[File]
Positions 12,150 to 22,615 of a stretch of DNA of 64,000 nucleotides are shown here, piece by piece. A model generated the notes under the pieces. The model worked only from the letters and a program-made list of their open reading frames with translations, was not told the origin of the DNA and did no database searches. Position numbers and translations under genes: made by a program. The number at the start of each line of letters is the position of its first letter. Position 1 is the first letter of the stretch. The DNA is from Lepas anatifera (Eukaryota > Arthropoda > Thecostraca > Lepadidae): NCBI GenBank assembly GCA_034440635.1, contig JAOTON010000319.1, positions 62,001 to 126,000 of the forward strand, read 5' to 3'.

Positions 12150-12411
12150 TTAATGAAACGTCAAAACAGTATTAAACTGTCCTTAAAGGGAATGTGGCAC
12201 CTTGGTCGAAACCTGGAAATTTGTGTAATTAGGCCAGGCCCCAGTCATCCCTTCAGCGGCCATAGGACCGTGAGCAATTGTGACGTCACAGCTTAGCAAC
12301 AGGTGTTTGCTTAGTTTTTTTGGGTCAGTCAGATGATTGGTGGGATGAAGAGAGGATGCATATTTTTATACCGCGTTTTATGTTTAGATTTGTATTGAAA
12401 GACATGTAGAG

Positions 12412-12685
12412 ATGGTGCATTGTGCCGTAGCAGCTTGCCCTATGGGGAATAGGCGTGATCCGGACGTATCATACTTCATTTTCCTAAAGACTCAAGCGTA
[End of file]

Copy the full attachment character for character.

Positions 12,150 to 22,615 of a stretch of DNA of 64,000 nucleotides are shown here, piece by piece. A model generated the notes under the pieces. The model worked only from the letters and a program-made list of their open reading frames with translations, was not told the origin of the DNA and did no database searches. Position numbers and translations under genes: made by a program. The number at the start of each line of letters is the position of its first letter. Position 1 is the first letter of the stretch. The DNA is from Lepas anatifera (Eukaryota > Arthropoda > Thecostraca > Lepadidae): NCBI GenBank assembly GCA_034440635.1, contig JAOTON010000319.1, positions 62,001 to 126,000 of the forward strand, read 5' to 3'.

Positions 12150-12411
12150 TTAATGAAACGTCAAAACAGTATTAAACTGTCCTTAAAGGGAATGTGGCAC
12201 CTTGGTCGAAACCTGGAAATTTGTGTAATTAGGCCAGGCCCCAGTCATCCCTTCAGCGGCCATAGGACCGTGAGCAATTGTGACGTCACAGCTTAGCAAC
12301 AGGTGTTTGCTTAGTTTTTTTGGGTCAGTCAGATGATTGGTGGGATGAAGAGAGGATGCATATTTTTATACCGCGTTTTATGTTTAGATTTGTATTGAAA
12401 GACATGTAGAG

Positions 12412-12685
12412 ATGGTGCATTGTGCCGTAGCAGCTTGCCCTATGGGGAATAGGCGTGATCCGGACGTATCATACTTCATTTTCCTAAAGACTCAAGCGTA